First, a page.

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In "Prelude" by Katherine Mansfield, what is so significant about the "aloe" in the story?

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milou | Student | eNotes Newbie

Posted April 26, 2009 at 2:34 PM via web

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In "Prelude" by Katherine Mansfield, what is so significant about the "aloe" in the story?

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accessteacher | High School Teacher | (Level 3) Distinguished Educator

Posted September 22, 2013 at 5:47 AM (Answer #1)

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Significantly the aloe is part of the garden with Kezia does not like, the garden that is actually "no garden at all" because of the way that it is such a contrast to the domesticated other section of the garden that Kezia and the other residents of the house much prefer. The aloe then becomes a very important symbol of nature and the sublime in its full description, and it is highly notable that it is associated with the sea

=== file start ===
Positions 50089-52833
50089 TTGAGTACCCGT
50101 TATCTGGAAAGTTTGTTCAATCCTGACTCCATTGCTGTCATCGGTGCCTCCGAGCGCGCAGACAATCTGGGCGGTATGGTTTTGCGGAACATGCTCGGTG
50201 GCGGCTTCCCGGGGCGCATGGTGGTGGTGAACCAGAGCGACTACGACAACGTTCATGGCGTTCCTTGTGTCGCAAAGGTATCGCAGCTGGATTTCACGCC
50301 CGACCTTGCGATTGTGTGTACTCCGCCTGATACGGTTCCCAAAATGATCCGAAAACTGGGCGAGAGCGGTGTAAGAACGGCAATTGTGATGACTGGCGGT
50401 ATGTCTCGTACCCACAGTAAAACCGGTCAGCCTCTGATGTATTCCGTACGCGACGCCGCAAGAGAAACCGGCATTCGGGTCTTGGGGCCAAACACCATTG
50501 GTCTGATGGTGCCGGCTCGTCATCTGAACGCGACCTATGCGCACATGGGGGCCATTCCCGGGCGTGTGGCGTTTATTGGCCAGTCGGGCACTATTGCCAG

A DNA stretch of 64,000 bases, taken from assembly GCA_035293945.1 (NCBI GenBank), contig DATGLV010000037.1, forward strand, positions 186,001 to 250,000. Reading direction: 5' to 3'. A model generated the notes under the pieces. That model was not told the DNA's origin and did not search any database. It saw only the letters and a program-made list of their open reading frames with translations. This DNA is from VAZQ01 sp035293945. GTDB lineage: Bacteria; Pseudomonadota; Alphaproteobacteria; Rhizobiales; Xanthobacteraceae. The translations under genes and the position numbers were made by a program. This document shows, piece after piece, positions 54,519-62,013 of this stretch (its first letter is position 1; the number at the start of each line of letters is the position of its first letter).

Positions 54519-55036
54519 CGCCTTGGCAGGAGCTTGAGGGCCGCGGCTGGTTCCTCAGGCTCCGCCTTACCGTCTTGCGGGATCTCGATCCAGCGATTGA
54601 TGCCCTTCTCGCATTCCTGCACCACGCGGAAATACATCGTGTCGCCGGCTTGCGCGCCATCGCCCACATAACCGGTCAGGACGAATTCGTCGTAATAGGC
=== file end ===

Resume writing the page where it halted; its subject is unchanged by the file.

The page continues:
...the high grassy bank on which the aloe rested rose up like a wave, and the aloe seemed to ride upon it like a shop with the oars lifted. Bright moonlight hung upon the lifted oars like water, and on the green wave glittered the dew.

The sea imagery clearly conveys something of the entralling power that the mysterious aloe plant has on the Burnell family. The aloe seems to be a symbol of the way that nature cannot be fully tamed. By extension, given that the Burnell family have just moved to a new house in the countryside, it is a subtle yet important reminder that the Burnell family are living in a land that is not their own and which they can never fully belong to. It references a history of a people who have been exploited and mistreated, and the natural vegetation, such as the aloe, are powerful, tangible and profoundly unsettling reminders of such realities. 

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